The BimlCatalog classifies data logistics as either an individual process or a batch. A batch is a functional unit of execution that calls one or more individual processes. Processes can either be run individually, or as part of the batch if one is defined. In Azure Data Factory, a batch is essentially an Execute Pipeline that calls other pipelines.
To inform the control framework of this, a flag that labels a process as a batch is passed to the stored procedure that is provided by the BimlCatalog. This procedure, the LogExecutionStart also accepts the execution GUID, the name of the process and the project it belongs to as input parameters.
The LogExecutionStart will run a series of evaluations to determine if a process is allowed to be run, and if so under what conditions. For example, an earlier failure may require a clean-up or it may be that the same process is already running. In this case, the control framework will wait and retry the start to allow the earlier process to complete gracefully. Another scenario is that already successfully completed processes that have been run as part of a batch may be skipped, because they already ran successfully but have to wait until the remaining processes in the batch are also completed without errors.
After all the processes are completed, a similar procedure (LogExecutionEnd) informs the framework that everything is OK.
A similar mechanism applies to each individual process, as is visible in the screenshot below.
In this example, the IsBatch flag is set to 'false' as this is not a process that calls other processes. Similarly, a parent execution ID is provided - the runtime execution ID of the (batch) process that calls this one.
In case something goes wrong
So far, the focus of the control framework integration has been on asserting a process can start and under what conditions. However, it is important to make sure that any failures are handled and reported. This is implemented at the level of each individual process.
Each individual execute pipeline that calls a Mapping Data Flow will report any errors encountered by calling the LogExecutionError procedure. Within the BimlCatalog, this will also cause the parent batch to fail and inform subsequent processes in the same batch to gracefully abort. The batch will preserve the integrity of the data for all processes it encapsulates.
Dev Diary – Orchestrating Mapping Data Flows
Earlier dev diary posts have focused on defining and deploying a Mapping Data Flow using Biml. For example, covering the Biml syntax and adding initial transformations and parameters.
Additional complexity will be added in upcoming posts to ultimately cover a fully functioning set of patterns.
These Mapping Data Flows can be generated from BimlFlex by selecting the ‘Azure Data Flow’ Integration Template for a Project. The Project defines which data sets are in scope for a specific deliver or purpose, and the Integration Template directs the automation engine as to what output is required – Mapping Data Flows in this case.
The settings, overrides and configurations govern how the resulting output will be shaped and what features are included in the resulting Mapping Data Flow.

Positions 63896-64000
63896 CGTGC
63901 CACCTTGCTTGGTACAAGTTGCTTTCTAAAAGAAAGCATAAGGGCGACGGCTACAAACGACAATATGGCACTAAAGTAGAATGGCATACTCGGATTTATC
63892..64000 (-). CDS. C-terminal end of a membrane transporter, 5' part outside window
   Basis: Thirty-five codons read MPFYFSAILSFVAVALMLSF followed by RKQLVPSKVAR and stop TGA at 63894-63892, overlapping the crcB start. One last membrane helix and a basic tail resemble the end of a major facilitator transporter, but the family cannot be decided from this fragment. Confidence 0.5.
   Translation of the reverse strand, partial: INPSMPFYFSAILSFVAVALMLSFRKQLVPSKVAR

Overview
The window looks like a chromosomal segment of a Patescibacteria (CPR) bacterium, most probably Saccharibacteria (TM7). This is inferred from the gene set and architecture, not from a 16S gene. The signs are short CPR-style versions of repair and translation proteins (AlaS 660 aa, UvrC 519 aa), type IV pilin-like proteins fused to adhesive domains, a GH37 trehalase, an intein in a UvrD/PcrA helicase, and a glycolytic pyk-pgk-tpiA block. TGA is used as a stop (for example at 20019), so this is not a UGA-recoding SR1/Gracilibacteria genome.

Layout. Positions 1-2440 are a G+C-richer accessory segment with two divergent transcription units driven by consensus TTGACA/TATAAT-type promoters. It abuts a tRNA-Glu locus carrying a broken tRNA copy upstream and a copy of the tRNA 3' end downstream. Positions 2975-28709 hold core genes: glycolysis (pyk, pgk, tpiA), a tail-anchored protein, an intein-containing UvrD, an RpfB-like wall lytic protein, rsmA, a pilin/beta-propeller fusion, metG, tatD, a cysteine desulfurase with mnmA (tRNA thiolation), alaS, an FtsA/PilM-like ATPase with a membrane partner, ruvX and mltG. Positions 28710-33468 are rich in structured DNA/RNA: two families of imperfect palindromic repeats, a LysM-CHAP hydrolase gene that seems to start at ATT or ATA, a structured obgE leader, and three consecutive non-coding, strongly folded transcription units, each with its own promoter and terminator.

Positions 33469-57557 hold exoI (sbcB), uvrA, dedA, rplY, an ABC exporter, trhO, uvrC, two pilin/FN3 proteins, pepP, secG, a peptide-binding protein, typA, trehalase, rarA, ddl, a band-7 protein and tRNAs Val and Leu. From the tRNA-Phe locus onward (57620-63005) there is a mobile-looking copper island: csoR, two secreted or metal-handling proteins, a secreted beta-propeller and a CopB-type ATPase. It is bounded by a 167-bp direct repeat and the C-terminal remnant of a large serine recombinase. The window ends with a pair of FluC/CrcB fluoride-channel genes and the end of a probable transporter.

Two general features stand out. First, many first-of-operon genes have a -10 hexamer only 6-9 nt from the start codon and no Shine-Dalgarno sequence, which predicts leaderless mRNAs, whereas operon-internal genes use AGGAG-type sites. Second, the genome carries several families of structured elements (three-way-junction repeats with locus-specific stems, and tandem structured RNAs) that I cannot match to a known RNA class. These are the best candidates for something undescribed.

One of these features covers the orchestration.
In Azure, a Mapping Data Flow itself is not an object that can be executed directly. Instead, it needs to be called from an Execute Pipeline. This pipeline can be run, and in turn it will start the data flow.
This means that a corresponding pipeline will need to be created as part of any Mapping Data Flow, and this is exactly what BimlFlex does out of the box. In addition to this, BimlFlex can use this pipeline to integrate the data logistics into the control framework – the BimlCatalog database. This database captures the runtime details on process execution, so that there is a record of each execution result as well as statistics on volumes processed and more.
An example of the generated output is shown in the screenshot below:
The BimlCatalog will also issue a unique execution runtime point that is passed down from the pipeline to the Mapping Data Flow where it can be added to the data set. This means that a full audit trail can be established; it is always known which process was responsible for any data results throughout the solution.
But BimlFlex will generate more than just the pipeline wrapper for the Mapping Data Flow and integration into the control framework. It will also generate a batch structure in case large amounts of related processes must be executed at the same time – either sequentially or in parallel.
To manage potentially large numbers of pipelines and Mapping Data Flows, BimlFlex automatically generates a ‘sub-batch’ middle layer to manage any limitations in Azure. For example, at the time of writing Azure does not allow more than 40 objects to be defined as part of a single pipeline.
BimlFlex will generate as many sub-batches as necessary to manage limits such as these, and each process will start the next one based on the degree of parallelism defined in metadata.
The next post will cover how to start generating this using Biml.